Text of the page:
German National Meal: Sauerkraut.
S a u e r k r a u t??
Apparently the EU celebrates Europe in a Day tomorrow. If you search a while you even find information on that. You can go on a "Europe Rally" through the embassies of the EU member states in Vienna, visit exhibitions and open houses in the chancellor's palace and the Ministry for Foreign Affairs. On Minoritenplatz a youth band plays.

You find the information on the website Austria created last year on the occasion of its EU presidency. What you also find are brief introductions of the member states. I had a look at Germany. "National meal: Sauerkraut" it says. Sauerkraut?? Not even the neighbors are able to make the difference between Bavaria and the rest of Germany. But if Sauerkraut is not the national meal of Germany - what is it? Beer?

Link [German, English]



alcessa, Sa, 24. Mrz. 2007, 16:07
I have always been a great fan of Sauerkraut (MY version of it, that is: vegetarian), but we do consume loads of it in Slovenia (my farmer-Granny makes it herself and in Ljubljana, people buy it at the market and eat it raw from the bag on the way home - one of those habits), so I cannot consider it typically German, even though I know the cliche. Beer could easily be the Chech national meal as well... I worked for a person who claimed Slovenia has much of Mediterranean flair to offer - I am sure you do not agree, either. But she was selling it, she promoted healthy (Mediterranean, of course) food, so I swallowed my ... What? Is this already knowledge? Awareness that things are never as simple as they seem? It is not pride.

As funny as it sounds, Germany as a Sauerkrautland does not bother me at all. Lecker :-)
A wurstland is much worse.

novala, Sa, 24. Mrz. 2007, 16:17
The German national meal is Döner Kebap. Or Pizza.

alcessa, Sa, 24. Mrz. 2007, 16:20
Yes, I though about Döner Kebap, too. Or Falafel, because I ate it in Berlin for the very first time. But you know what? Döner is getting popular in Slovenia, too :-) We may identify with it one day, too.
Since I like Northern Germany so much: what is typical there?

novala, Sa, 24. Mrz. 2007, 16:26
In Northwest Germany Grünkohl is typical. And any kind of hard liquor in any kind of mixture you can possibly think of.
Fish, of course, too.

alcessa, Sa, 24. Mrz. 2007, 16:45
Sanddornlikör, for example? :-)
I didn't know about the Grünkohl, though. Actually, I didn't even know what it was, so I looked it up in Wikipedia. Looks good! I am very tempted to try it (I like all Kohl-related vegetables), but I think I haven't seen it here.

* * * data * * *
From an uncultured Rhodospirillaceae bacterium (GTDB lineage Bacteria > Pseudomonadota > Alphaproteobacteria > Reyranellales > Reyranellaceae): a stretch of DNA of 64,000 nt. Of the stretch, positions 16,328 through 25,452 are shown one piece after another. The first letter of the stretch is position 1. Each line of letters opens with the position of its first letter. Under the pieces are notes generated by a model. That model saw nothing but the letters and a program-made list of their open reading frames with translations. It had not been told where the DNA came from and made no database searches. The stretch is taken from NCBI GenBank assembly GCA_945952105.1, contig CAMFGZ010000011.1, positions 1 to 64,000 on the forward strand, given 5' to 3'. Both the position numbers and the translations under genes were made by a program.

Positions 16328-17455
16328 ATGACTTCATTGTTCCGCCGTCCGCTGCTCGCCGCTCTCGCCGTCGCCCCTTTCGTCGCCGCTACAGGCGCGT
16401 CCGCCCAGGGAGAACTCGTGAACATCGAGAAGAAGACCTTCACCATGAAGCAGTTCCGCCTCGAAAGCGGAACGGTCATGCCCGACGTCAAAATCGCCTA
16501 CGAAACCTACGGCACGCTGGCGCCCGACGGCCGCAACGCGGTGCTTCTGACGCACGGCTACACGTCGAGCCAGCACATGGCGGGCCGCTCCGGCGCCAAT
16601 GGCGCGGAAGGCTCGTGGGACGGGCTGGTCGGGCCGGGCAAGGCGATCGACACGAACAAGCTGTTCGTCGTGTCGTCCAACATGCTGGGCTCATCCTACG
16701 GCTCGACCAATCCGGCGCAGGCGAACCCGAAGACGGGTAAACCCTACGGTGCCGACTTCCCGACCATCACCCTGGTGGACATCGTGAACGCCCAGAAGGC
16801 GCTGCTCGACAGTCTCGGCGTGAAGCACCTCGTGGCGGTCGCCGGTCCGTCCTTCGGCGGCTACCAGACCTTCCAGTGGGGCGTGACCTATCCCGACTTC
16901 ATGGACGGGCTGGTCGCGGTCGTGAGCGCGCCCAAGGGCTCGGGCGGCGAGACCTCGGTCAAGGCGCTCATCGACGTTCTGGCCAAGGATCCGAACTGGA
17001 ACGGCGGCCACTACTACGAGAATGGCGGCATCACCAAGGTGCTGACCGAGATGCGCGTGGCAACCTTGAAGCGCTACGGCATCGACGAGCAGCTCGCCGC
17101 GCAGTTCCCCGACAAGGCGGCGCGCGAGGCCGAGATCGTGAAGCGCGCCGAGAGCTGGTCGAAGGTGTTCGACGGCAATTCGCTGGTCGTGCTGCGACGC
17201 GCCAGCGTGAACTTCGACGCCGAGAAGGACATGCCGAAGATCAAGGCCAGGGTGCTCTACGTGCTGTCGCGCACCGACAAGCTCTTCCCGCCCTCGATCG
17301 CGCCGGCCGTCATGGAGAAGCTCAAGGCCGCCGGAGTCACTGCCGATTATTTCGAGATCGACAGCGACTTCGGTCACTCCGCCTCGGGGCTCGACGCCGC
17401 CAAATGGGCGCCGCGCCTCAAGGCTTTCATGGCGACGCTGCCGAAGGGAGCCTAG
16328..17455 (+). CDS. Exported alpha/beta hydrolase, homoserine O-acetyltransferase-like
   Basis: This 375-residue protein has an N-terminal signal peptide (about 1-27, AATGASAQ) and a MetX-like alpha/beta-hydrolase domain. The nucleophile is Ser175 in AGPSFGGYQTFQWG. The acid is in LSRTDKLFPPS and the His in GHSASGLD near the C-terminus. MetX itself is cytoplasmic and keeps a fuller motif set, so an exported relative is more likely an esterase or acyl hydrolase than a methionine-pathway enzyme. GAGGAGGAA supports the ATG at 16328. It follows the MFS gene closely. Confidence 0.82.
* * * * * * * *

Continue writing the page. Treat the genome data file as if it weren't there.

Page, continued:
Fish, yes :-)

novala, Sa, 24. Mrz. 2007, 16:55
Sanddorn is typical for the coast, not that much for the interior. Sanddorn jam is delicious. Also the liquor.

Yep, Grünkohl (Braunkohl in Hessen) is good stuff. Eat it with Pinkel.

alcessa, Sa, 24. Mrz. 2007, 17:03
I have just decided to do my best to find it and to eat it with DINKEL. I am a vegetarian living in Baden-Württemberg, remember? :-D

novala, Sa, 24. Mrz. 2007, 17:07
Eating it without Pinkel is only half the fun. :-)

alcessa, Sa, 24. Mrz. 2007, 17:13
That's enough for me. :-)
I hate fun. :-D

hase, So, 25. Mrz. 2007, 19:54
Currywurst. Yes, indeed, it's a German invention.

novala, So, 25. Mrz. 2007, 21:24
Axel Hacke. "Die Entdeckung der Currywurst". Super Hörbuch, übrigens.

Currywurst. Stimmt.

kelef, So, 25. Mrz. 2007, 23:04
i just had a look at some of the other countries, and, i can't help it, i'm worried.

germany: sauerkraut
france: escargots
hungary: gulyas, pörkölt
italy: pasta, pizza
austria: wiener schnitzel, kaiserschmarrn
poland: bigos
sweden: smörrebrod

there are some associations in my head i do not dare to publish here.

i did not look up the other countries. but i am - once again - ashamed. but: we are not all like these.

novala, So, 25. Mrz. 2007, 23:46
Ja, dass es einer Sau-er-graut.
Well, don't worry. Collective guilt doesn't exist.

laras welt, Mo, 26. Mrz. 2007, 19:59
as far as I see (or am I wrong?!) Romania is left out completely :)). Bulgaria too. no need to worry in any case about the national food (which would that be? "sarmale"? us, Serbs, claim that too- we just call them "sarme", not a big difference, you see. I keep saying it is all one big Balkan cuisine after all...). and by the way, Romanians eat LOTS of Sauerkraut too... hmmm...

novala, Mo, 26. Mrz. 2007, 21:01
The website has obviously not been updated properly since the end of Austria's EU presidency last summer. So RO and BG are not in it.

Sarme, yes, delicious! I love that stuff.